Thursday, November 18, 2004

Hello, Mr. Chip 

The bad news is, your every movement and retail transaction may soon be instantly traceable. The good news is, paranoid fundamentalists can stop worrying about bar codes:
Went to the supermarket, but left the wallet at home? No problem! Flex your bicep and the smiling cashier passes a scanner over your arm. Voila—identification chip recognized! Problem solved. Your credit is good with us!

Passed out during a sunrise jaunt on the top of Haleakala Mountain in Maui? Fret not! The hospital down below is on the case. Arm please. Scanner! The readout on the computer is fine. Just a little altitude sickness.

Key to the safety deposit box weighing you down? Chuck it! Next time you’re in the bank, give the teller a friendly wave—and watch the doors open to greet you!

After decades as the stuff of sci-fi novels and anime movies, the age of chipped humans is finally a reality. Last month, following two years of review, the Food and Drug Administration approved the use of an implantable chip for medical applications. Each Verichip is the size of a grain of rice and contains a unique, 16-digit radio frequency ID. Linked to a database, that ID tag can call up a variety of information—from medical records to financial information . . . .

Although newly approved by the FDA, Verichips are already in use outside the United States. In total, an estimated 1,000 people have been implanted thus far. In Mexico, Rafael Macedo de la Concha, the country’s attorney general, was implanted with a chip to provide secure access to government documents. In Barcelona, a beach club is injecting partiers with ID chips in lieu of hand stamps . . . .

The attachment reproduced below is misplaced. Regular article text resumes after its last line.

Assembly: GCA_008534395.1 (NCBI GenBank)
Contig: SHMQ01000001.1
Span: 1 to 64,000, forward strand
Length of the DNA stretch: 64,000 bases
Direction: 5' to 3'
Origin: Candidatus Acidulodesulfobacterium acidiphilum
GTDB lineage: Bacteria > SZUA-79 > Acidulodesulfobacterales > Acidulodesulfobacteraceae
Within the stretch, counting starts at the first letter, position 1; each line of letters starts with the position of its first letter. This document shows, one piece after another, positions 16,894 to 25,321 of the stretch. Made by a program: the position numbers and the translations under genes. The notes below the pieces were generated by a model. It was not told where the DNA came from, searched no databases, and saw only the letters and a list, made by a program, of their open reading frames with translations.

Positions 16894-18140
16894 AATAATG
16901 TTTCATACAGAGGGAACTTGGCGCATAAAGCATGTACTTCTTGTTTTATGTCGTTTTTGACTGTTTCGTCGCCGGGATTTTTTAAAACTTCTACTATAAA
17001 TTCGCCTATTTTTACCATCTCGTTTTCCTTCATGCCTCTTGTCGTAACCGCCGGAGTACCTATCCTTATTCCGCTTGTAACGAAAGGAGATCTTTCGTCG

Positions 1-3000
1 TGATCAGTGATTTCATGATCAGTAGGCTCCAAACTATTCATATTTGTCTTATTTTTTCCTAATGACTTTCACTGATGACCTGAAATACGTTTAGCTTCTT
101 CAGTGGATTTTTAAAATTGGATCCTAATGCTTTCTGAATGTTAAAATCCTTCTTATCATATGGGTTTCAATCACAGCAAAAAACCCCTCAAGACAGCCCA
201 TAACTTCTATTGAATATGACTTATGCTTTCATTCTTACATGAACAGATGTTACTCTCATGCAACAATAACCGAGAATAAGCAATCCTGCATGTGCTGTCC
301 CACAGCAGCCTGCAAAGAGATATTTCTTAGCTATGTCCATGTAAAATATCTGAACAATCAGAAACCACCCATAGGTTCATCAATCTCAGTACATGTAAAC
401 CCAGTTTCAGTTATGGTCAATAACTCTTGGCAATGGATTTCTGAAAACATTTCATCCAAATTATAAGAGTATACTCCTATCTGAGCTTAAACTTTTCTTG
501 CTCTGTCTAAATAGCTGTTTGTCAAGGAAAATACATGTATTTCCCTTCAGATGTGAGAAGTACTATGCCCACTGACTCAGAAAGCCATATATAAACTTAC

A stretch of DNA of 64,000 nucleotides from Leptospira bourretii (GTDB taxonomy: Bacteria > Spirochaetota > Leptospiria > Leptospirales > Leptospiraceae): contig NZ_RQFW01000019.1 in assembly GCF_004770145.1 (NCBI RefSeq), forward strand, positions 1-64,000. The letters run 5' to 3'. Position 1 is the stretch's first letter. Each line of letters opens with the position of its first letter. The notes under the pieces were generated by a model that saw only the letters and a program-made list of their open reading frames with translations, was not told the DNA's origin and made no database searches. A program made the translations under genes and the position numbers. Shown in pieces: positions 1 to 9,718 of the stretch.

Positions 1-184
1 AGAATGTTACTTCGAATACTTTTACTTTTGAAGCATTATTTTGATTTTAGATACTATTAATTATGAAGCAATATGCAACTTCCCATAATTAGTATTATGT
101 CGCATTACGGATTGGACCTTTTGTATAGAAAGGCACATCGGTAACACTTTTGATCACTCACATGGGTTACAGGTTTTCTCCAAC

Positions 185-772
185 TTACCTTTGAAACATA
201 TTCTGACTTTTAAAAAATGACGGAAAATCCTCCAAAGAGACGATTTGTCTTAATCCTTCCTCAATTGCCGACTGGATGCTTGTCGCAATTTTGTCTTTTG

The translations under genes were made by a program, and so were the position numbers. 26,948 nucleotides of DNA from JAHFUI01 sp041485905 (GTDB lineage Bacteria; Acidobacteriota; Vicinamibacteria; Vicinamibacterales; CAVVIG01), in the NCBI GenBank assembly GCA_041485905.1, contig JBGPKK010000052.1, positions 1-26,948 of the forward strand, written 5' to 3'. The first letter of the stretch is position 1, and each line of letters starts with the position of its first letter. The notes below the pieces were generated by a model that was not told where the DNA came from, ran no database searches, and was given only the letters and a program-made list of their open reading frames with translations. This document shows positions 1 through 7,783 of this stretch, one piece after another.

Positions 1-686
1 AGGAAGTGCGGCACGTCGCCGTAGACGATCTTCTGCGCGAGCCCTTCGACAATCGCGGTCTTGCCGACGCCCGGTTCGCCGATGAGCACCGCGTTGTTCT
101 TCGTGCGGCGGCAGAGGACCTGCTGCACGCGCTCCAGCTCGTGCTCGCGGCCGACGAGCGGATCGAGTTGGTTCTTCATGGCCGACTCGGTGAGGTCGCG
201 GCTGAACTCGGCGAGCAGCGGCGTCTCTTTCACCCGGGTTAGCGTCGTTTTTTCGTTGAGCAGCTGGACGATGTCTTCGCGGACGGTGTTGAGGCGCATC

In addition to medical concerns, privacy advocates lament the potential abuses of implantable IDs. The outcry stems from the proliferation of radio frequency identification in products and badges. The San Francisco Public Library is trying to put ID chips in all of its books. In Virginia, the Department of Motor Vehicles is considering putting chips on every driver’s license. The Ross Correctional Facility in Chillicothe, Ohio is running a pilot program that will track prisoners using chipped badges.

Ostensibly, the idea is to provide a kind of DNA for merchandise (and inmates), a unique identifier that can track where and how products are distributed. But questions raised by implantable chips only complicate the matters—particularly in light of the increased use of surveillance in the workplace. “I see implantable chips as the wave of the future,” says Frederick S. Lane III, author of The Naked Employee: How Technology Is Compromising Workplace Privacy. Lane says “The problem is that it gives employers access to so much information that they get to call the shots as far as what’s innocuous.”

And the battles could intensify if, as some fear, the devices can be used in conjunction global position satellites. Fulcher says Applied Digital has in fact developed a prototype of an implantable “personal location device,” and has already obtained the intellectual property.

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